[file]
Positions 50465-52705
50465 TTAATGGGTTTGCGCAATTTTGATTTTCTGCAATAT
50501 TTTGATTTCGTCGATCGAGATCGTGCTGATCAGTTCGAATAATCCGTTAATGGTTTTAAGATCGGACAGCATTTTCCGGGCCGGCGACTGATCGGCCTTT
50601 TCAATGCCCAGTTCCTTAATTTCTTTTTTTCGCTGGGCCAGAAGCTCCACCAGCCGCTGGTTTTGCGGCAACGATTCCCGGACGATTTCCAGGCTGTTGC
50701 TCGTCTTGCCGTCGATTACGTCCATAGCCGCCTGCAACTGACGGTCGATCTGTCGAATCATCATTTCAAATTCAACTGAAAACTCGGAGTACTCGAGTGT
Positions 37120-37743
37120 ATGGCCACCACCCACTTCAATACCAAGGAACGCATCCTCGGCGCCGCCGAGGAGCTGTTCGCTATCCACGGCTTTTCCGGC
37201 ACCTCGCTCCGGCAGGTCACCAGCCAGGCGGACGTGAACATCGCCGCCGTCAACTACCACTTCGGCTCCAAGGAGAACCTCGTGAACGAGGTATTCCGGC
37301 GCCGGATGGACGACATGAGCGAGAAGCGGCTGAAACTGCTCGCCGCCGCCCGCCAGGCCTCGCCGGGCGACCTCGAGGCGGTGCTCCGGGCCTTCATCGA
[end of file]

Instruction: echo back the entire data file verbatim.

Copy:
Positions 50465-52705
50465 TTAATGGGTTTGCGCAATTTTGATTTTCTGCAATAT
50501 TTTGATTTCGTCGATCGAGATCGTGCTGATCAGTTCGAATAATCCGTTAATGGTTTTAAGATCGGACAGCATTTTCCGGGCCGGCGACTGATCGGCCTTT
50601 TCAATGCCCAGTTCCTTAATTTCTTTTTTTCGCTGGGCCAGAAGCTCCACCAGCCGCTGGTTTTGCGGCAACGATTCCCGGACGATTTCCAGGCTGTTGC
50701 TCGTCTTGCCGTCGATTACGTCCATAGCCGCCTGCAACTGACGGTCGATCTGTCGAATCATCATTTCAAATTCAACTGAAAACTCGGAGTACTCGAGTGT
Positions 37120-37743
37120 ATGGCCACCACCCACTTCAATACCAAGGAACGCATCCTCGGCGCCGCCGAGGAGCTGTTCGCTATCCACGGCTTTTCCGGC
37201 ACCTCGCTCCGGCAGGTCACCAGCCAGGCGGACGTGAACATCGCCGCCGTCAACTACCACTTCGGCTCCAAGGAGAACCTCGTGAACGAGGTATTCCGGC
37301 GCCGGATGGACGACATGAGCGAGAAGCGGCTGAAACTGCTCGCCGCCGCCCGCCAGGCCTCGCCGGGCGACCTCGAGGCGGTGCTCCGGGCCTTCATCGA